Tarnowski quotes from Eulenberg ( Vierteljahresschr. J. gerichtl. Med., 1878, Bd. 28, S. 61) a curious case, which is but a type of a large number exactly similar in character. Cases in which the sexual instinct is roused by white objects, more particularly the white underclothes of women. The victim of the passion steals these, and retires to his room with the white garment for the purpose of pollution. Sometimes he will wear the wash for awhile.

Brierre de Boismont (Gazette Med., July 21, 1849, Tarnowski) cites a case, a type of another class, in which the victim of the appetite seeks to gratify his passion by violating the corpses of young females recently dead, which he accomplished in more than one instance, by heavy bribes to the watchers.

Another case of violation of the dead was one in which a soldier escaped periodically from his garrison, and dug up recently buried corpses, and with great frenzy tore them open and pulled out the entrails and there polluted himself.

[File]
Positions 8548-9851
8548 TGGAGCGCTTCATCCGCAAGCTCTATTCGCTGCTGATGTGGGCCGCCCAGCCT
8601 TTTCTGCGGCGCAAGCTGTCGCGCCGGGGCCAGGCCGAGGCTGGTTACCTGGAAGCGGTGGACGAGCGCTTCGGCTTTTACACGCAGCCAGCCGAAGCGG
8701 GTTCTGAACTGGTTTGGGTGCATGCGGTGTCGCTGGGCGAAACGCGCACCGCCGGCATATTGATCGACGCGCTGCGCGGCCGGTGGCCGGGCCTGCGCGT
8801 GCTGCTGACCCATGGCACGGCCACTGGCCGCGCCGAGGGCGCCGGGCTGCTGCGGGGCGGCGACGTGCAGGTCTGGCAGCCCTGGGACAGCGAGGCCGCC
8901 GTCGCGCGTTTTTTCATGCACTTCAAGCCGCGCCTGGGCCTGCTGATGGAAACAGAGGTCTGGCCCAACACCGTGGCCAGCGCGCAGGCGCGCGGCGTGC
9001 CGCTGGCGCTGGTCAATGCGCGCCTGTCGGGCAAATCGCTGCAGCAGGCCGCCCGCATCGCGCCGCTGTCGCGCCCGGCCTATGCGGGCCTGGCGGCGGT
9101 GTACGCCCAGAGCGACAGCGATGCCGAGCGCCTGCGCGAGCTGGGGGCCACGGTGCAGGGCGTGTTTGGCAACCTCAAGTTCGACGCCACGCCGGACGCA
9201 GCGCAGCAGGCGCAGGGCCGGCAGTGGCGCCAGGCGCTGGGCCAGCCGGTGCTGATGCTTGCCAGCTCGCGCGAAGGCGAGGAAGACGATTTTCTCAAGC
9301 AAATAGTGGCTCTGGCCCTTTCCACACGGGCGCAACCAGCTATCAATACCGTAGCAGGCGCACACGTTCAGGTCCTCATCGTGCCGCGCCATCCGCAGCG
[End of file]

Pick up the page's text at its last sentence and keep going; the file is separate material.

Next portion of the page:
The case of the Marshal of France, Gilles de Rayes (S. Jacob, Curiositis de L'lustoire de France. Causes Celebris. Paris, 1859), is well known, and has a more direct bearing on the horrible instance under consideration. He was condemned to be burnt to death, in the time of Charles the Seventh, for the violation and murder of more than eight hundred children in the course of eight years. He had lived in retirement in his castles in Bretagne, where he had practised the most frightful cruelties upon children of both sexes.

He had first been brought to a desire to commit his crimes by reading Suetonius's description of the orgies of the Emperor Tiberius, Caracalla, and others. He was in the habit of burning the bodies of the children, keeping the prettier heads as mementos. " I enjoyed," says the Marshal in his defence, " in this practice the most indescribable pleasure." He confessed to the King that he had left court on account of this irrepressible desire to violate children, and his fear that he would be guilty of carrying out his practices upon the heir apparent.

The conjecture of the writer seems to be supported in the instance before us by a variety of circumstances. A desire to murder without any apparent motive, a desire which practises its cruelties invariably upon women, and that of a certain class; added to this the mutilation of the genitals of the corpse, and, in at least one instance, the peculiar practice of slitting open the belly and drawing out the entrails. In addition to this it is of importance to note the periodic outbreak of the crime, in some measure corresponding to the time necessary to recuperation from violent sexual exhaustion.